Even if the decision on disclosure survives all that, just when it thinks that it is about to pass "Go" and collect £200, there is another trap lying in wait. The authority may say, "Even though it might not fall foul of any of the tests, it might prejudice the effective conduct of public affairs". I do not remember hearing
Lord Falconer of Thoroton: My Lords, I think that the noble and learned Lord is referring to subsection (2)(c). Two examples were given in Committee. One related to the communication between a chief examiner and other examiners on the content of exam questions. The other was on proposals to list particular buildings. Having to make public proposed exam questions would clearly prejudice good government without in any way inhibiting advice given. Disclosing the fact that a building might be listed and giving the reasons for listing it before an announcement was made might affect the value. It is not correct to say that no examples were given.
Lord Archer of Sandwell: My Lords, my recollection sometimes leaves something to be desired these days. I fully accept what my noble and learned friend says. But appropriate provision can be made in the Bill for such specific examples. Indeed, I am not sure that there is not already appropriate provision--that is, for information that is to be disclosed at a future date. There are a number of provisions that may already catch those examples. If they do not, it is not difficult to make appropriate provision. If one is trying to catch one particular hare, it is not appropriate to spread a fence across 40 miles of countryside and catch every animal in sight. That is what I understood my noble and learned friend to mean when he said that the provision was a "catch-all".
The provision has been condemned from the Conservative Front Bench, the Liberal Front Bench and the Conservative and Labour Back Benches. Repeating the arguments would make no great contribution to the debate. I have explained the purpose of the amendment, which I think is self-explanatory. I beg to move.
Lord Goodhart: My Lords, I agreed with everything that the noble and learned Lord, Lord Archer of Sandwell--he is indeed learned, unlike me--said about the reasonable opinion of a qualified person, not least perhaps because he referred to some similar remarks that I made in Committee. I still hold the view that I expressed then.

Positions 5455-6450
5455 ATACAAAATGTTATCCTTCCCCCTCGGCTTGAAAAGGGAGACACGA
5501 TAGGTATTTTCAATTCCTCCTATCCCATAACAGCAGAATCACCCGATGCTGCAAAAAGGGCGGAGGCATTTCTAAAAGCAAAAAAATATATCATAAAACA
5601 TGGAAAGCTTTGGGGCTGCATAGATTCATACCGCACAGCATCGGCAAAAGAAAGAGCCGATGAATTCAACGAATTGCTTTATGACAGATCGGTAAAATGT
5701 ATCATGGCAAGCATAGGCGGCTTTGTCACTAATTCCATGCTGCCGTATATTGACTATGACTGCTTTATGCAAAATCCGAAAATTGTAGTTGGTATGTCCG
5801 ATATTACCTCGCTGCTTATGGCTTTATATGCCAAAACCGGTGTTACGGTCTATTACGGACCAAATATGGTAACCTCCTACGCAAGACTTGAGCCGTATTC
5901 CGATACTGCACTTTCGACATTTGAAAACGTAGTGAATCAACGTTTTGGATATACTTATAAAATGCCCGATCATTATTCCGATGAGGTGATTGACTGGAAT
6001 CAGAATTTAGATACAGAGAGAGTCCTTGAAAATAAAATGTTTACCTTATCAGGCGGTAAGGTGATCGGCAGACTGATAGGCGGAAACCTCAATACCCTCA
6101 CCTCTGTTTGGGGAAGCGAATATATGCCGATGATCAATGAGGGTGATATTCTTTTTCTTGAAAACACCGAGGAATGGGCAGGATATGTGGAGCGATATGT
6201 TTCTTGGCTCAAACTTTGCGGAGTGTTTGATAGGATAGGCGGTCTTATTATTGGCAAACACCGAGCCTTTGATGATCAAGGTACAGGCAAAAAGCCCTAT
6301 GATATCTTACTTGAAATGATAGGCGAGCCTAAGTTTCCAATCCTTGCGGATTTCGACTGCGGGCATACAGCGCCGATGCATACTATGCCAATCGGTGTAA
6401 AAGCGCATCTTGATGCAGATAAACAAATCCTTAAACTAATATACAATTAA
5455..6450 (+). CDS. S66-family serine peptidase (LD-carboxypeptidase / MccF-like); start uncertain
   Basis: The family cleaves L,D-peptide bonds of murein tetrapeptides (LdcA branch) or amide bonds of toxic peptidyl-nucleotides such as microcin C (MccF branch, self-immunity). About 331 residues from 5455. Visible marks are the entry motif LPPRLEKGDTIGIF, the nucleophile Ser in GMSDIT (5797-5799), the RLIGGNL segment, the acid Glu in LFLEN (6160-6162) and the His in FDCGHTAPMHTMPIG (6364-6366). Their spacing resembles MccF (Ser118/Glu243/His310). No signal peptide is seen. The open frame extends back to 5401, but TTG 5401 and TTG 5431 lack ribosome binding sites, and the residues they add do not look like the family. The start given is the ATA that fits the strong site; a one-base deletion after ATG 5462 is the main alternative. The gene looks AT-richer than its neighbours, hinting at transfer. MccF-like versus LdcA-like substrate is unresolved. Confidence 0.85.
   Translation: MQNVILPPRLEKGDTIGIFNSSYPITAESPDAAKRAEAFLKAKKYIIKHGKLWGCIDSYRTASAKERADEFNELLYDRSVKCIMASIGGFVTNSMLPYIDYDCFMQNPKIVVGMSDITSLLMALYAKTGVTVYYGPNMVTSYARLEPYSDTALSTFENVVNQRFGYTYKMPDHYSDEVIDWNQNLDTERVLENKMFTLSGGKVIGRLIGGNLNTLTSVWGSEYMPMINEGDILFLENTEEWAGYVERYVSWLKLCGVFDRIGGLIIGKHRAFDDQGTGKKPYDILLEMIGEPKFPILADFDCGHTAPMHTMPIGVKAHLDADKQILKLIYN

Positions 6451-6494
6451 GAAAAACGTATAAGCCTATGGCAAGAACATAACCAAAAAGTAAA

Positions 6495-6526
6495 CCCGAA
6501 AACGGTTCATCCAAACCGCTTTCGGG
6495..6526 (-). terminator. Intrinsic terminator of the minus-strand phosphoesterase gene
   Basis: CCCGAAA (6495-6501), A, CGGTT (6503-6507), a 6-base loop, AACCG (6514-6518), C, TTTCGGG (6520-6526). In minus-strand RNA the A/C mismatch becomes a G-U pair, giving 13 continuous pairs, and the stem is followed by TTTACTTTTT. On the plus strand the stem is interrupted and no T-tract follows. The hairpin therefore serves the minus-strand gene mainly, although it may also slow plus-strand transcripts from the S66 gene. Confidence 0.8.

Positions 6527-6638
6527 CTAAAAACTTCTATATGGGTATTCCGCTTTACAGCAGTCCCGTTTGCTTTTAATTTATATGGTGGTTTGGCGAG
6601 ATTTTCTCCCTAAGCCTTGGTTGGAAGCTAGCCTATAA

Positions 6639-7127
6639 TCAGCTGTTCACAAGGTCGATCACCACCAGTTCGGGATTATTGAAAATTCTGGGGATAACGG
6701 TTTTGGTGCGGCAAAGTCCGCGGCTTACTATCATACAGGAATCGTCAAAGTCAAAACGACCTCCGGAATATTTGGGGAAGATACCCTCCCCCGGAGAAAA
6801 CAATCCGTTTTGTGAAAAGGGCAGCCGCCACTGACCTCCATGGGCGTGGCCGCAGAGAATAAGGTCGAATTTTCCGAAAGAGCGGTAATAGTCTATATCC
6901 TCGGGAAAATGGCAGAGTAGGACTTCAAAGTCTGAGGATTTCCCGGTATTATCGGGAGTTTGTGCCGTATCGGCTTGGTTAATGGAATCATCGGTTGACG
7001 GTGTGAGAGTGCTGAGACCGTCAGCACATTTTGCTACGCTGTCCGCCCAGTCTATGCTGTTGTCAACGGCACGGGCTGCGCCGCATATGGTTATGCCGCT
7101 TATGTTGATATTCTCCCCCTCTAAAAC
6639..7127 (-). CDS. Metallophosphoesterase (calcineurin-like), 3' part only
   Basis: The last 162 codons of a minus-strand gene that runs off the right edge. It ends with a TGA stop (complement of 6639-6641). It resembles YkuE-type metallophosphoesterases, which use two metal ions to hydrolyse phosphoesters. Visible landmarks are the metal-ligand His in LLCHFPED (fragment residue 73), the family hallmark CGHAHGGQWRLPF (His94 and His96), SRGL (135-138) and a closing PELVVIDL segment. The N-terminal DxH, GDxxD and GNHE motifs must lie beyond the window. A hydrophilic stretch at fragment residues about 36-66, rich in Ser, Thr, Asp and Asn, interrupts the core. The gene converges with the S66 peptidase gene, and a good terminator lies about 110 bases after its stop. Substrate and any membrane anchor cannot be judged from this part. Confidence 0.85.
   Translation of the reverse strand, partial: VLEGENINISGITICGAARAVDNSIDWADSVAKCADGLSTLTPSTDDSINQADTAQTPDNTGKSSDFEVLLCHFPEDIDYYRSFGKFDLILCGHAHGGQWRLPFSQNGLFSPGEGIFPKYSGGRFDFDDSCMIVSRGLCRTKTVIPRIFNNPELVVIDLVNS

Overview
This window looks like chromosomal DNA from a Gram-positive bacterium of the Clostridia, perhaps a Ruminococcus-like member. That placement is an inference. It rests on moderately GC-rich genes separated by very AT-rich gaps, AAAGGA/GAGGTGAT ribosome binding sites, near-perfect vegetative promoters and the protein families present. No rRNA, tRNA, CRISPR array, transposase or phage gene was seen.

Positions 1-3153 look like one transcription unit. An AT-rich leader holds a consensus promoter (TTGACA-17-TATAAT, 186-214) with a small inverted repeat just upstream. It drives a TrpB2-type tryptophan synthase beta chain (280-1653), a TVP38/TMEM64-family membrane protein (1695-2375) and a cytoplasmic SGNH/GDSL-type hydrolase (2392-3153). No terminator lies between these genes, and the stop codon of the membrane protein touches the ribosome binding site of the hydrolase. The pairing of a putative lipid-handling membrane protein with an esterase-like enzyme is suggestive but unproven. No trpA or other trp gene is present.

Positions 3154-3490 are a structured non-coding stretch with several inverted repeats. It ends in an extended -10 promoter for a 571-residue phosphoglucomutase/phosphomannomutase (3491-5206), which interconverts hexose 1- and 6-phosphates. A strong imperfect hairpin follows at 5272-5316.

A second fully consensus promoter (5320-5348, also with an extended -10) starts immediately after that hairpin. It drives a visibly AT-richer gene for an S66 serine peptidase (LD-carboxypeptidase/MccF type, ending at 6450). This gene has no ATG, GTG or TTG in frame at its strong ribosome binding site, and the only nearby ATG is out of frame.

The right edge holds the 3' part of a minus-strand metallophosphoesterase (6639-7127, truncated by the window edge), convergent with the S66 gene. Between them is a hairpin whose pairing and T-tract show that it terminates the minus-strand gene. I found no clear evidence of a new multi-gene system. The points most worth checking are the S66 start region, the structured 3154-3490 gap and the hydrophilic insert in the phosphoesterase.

In the deal which we arranged with the Government on this matter, we agreed not to press for the removal of the reference to the reasonable opinion of a qualified person. We did so because we do not believe that it makes a significant difference. That is because, as the noble and learned Lord, Lord Archer, pointed out, what matters here is not the initial decision that prejudice is shown--a decision taken by the qualified
That being so, we regard the reference to the reasonable opinion of a qualified person as being effectively almost pointless rather than significantly damaging to the right to freedom of information. Although we would prefer those words to be deleted, we are willing not to press for their removal in view of the important amendments which the Government have already agreed to accept.
Baroness Thornton: My Lords, I rise to support my noble and learned friend in this amendment. I am bemused by what the noble Lord, Lord Goodhart, said because I did not really understand it. However, I understand that he must say something and I believe that that is the explanation: he must say something under these circumstances and that is what he chose to say. Perhaps later he could explain to me what he said in relation to it not mattering. It seems to me that this part of the Bill matters enormously. I believe that the words,
The Bill appears to place no limit on the matters that can be caught by this exemption. Therefore, I understand that, by giving legal weight to a Minister's opinion, the decision is then protected from review by the commissioner. I hope that I am wrong in that and that someone will correct me.